• Treat educators as the professionals they are
  • Aim to end the practice of teaching being viewed a solitary endeavor; like other professionals teachers improve when they are engaged in collaborative learning, identifying best practices and critiquing one another.
  • Acknowledge that context matters. A practice that works in one classroom most likely will need to be adapted or significantly altered to be effective in another.
  • Strive to develop the dispositions in teachers that we also want to cultivate in children: curiosity, flexibility in thinking, open-mindedness, empathy, and an ability to reason with evidence.
  • Make learning relevant and meaningful. We know it is vital for children; it is just as important for teachers.”

From a piece by Howard Gardner, Clayton Lewis & Jim Reese of Harvard’s Project Zero about what makes Professional Development effective.

The most interesting people you will ever meet are also the most interested.”

From Regie O’Hare Gibson’s piece in Medium about what he learned from one of his teachers about the importance of boredom.

Smart Guys Can Get It Wrong

Exif_JPEG_PICTUREYou know that feeling when one of your friends says something stupid that makes a different friend angry?  And you realize that you agree with the angry friend?  Yeah, so that happened to me a few weeks ago.  Let me explain.

I am a big fan of the FiveThirtyEight blog that Nate Silver runs with his team of statisticians/economists.  Nate has a knack for explaining technical mathematical stuff using everyday examples.  He started in sports and moved to politics (correctly predicting most of the 2014 races), and then ESPN brought his blog back over to their site where it lives now.  When he sticks to those two topics–sports/politics–he is a bastion of logic in a world of opinions.

Lately, though, Silver has been dipping his toes into the realm of educational policy and the ridiculous questionable data that supports some of the recent “reforms”.  In the recent article “The Science of Grading Teachers Gets High Marks“, Silver’s ed dude Andrew Flowers analyzes some of the discussion around the Vergara case.  He discusses the back and forth between statisticians at Harvard, Brown, and Columbia and Jesse Rothstein of Stanford.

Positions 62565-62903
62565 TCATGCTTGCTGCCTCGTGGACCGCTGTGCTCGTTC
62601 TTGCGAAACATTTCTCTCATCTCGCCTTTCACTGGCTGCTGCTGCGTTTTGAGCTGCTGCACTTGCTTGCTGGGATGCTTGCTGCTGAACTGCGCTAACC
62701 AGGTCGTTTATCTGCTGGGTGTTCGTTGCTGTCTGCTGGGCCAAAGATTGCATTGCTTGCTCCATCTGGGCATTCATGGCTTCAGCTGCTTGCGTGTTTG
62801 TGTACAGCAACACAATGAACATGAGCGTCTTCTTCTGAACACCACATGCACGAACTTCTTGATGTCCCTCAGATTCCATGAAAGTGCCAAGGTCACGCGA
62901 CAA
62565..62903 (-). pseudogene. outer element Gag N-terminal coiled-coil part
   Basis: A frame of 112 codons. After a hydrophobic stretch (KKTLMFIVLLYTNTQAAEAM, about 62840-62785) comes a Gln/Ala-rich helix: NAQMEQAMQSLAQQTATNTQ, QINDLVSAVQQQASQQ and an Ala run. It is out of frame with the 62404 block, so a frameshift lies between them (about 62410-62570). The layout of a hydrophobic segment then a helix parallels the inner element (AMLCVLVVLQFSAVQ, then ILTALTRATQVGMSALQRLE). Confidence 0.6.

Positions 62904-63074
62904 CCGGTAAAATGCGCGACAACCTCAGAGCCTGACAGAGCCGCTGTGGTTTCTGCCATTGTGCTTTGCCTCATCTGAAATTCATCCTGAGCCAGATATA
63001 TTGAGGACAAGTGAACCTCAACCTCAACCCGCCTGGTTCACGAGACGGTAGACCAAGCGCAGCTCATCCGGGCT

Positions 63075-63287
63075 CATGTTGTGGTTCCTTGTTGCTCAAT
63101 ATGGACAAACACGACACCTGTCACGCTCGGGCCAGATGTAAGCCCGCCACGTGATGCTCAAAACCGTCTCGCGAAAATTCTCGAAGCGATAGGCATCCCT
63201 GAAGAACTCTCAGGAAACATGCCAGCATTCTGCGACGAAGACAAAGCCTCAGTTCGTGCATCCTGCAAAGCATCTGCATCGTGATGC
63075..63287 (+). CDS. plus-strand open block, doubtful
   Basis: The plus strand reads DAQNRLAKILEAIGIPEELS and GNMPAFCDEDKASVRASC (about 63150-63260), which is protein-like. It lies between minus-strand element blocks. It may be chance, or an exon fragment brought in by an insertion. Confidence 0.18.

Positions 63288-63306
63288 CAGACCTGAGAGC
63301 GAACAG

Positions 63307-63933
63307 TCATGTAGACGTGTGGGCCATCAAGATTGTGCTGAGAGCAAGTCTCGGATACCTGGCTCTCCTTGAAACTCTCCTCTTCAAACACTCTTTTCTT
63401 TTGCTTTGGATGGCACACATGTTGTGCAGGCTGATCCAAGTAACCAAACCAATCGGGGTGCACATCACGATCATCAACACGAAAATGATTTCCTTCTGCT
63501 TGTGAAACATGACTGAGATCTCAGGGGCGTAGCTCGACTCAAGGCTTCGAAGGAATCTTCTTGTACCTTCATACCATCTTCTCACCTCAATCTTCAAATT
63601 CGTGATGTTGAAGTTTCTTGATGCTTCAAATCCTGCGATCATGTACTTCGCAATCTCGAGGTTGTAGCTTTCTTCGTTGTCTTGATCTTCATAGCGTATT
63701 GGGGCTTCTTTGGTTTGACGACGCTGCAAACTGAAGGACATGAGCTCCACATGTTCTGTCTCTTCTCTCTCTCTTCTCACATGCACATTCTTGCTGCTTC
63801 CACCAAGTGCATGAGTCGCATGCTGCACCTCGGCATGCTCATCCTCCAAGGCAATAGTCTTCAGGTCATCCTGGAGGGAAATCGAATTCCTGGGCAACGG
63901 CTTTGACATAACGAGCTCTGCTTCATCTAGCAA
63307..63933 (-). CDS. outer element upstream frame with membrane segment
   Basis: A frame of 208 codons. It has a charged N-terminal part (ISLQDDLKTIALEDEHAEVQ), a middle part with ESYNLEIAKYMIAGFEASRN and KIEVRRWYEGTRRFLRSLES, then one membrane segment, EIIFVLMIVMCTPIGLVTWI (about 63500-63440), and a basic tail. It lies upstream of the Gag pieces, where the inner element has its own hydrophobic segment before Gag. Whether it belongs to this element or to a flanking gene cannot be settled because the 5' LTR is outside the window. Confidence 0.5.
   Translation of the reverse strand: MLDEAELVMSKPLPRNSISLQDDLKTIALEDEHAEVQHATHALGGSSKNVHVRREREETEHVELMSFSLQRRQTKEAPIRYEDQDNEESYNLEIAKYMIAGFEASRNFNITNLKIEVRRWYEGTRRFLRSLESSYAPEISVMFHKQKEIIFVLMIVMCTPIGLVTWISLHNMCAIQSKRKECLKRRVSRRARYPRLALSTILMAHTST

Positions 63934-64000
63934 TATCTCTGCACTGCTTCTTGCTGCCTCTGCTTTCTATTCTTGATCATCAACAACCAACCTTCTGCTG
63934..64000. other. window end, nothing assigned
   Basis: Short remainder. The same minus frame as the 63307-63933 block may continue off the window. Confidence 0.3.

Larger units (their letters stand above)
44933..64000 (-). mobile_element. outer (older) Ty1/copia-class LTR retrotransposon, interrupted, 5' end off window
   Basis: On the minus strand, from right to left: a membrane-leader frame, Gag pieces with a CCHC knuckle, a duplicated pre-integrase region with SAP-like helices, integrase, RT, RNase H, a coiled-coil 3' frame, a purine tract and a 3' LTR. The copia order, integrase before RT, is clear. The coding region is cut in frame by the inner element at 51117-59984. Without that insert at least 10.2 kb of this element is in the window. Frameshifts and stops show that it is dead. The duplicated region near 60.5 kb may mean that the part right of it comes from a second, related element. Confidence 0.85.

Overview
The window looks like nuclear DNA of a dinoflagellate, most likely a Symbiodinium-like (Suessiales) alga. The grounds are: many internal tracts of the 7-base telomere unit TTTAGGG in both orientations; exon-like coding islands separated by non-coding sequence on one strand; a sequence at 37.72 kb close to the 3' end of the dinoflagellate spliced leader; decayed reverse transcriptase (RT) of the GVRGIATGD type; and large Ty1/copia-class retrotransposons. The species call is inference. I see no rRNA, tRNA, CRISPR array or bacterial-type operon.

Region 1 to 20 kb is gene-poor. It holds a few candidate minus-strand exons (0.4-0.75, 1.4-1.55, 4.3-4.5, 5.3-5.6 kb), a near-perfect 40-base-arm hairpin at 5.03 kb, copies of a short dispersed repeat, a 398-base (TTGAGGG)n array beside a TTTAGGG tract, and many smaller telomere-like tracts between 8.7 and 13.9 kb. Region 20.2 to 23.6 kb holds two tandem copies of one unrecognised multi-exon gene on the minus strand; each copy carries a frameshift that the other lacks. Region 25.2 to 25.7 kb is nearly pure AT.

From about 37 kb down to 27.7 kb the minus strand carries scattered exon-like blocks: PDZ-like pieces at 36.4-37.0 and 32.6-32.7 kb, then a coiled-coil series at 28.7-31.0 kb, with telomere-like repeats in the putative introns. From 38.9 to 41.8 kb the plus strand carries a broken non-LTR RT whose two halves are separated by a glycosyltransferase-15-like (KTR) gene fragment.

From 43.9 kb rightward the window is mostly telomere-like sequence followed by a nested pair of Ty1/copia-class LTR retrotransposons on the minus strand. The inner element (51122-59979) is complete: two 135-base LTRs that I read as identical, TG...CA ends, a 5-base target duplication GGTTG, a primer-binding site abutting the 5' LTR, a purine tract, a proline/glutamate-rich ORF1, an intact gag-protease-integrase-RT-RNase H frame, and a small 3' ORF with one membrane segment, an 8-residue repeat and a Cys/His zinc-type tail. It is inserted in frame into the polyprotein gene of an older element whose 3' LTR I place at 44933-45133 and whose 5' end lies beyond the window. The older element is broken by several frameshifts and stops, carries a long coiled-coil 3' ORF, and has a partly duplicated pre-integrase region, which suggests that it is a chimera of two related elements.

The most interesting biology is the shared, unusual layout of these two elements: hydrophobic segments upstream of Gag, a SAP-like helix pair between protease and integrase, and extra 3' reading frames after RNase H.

While I agree with Flowers that the arguments over methods for analyzing teacher impact are a positive sign that science is working as it should, I side with Valerie Strauss when she writes for the Washington Post that,

“The quality of the underlying standardized  assessment is assumed to be at least adequate — or why use the student scores to evaluate their teachers? — when, in fact, many of them are less than adequate to provide a well-rounded, authentic look at what students have learned and are able to do.”

Flowers provided this throw-away phrase that was guaranteed to make educators angry,

“In order to perfectly isolate the effect of a teacher on a student’s test scores — setting aside whether higher test scores is the right goalstudents would need to be assigned to teachers randomly.”  [emphasis mine]

What?!?  How can you “set aside” the source of all of the data that you are analyzing (or, more accurately, discussing the analysis of)?  That’s like saying, “Setting aside the fact that koalas are not actually bears, observing them is a great way to learn about the bear behavior.” We MUST stop pretending that mathematical analysis can make up for crappy assessments.

Opinions?  You know what to do.


Image: “Friendly Female Koala” by QuartlOwn work. Licensed under CC BY-SA 3.0 via Wikimedia Commons.

“Writing and publicly sharing what happens in our classrooms demonstrates to the world that learning is at the heart of a classroom. It makes public the messiness of the classroom. It shows the world that we are indeed practitioners. It demonstrates that we are focused on growth. There is also another benefit, people might give you feedback and we might all grow together.”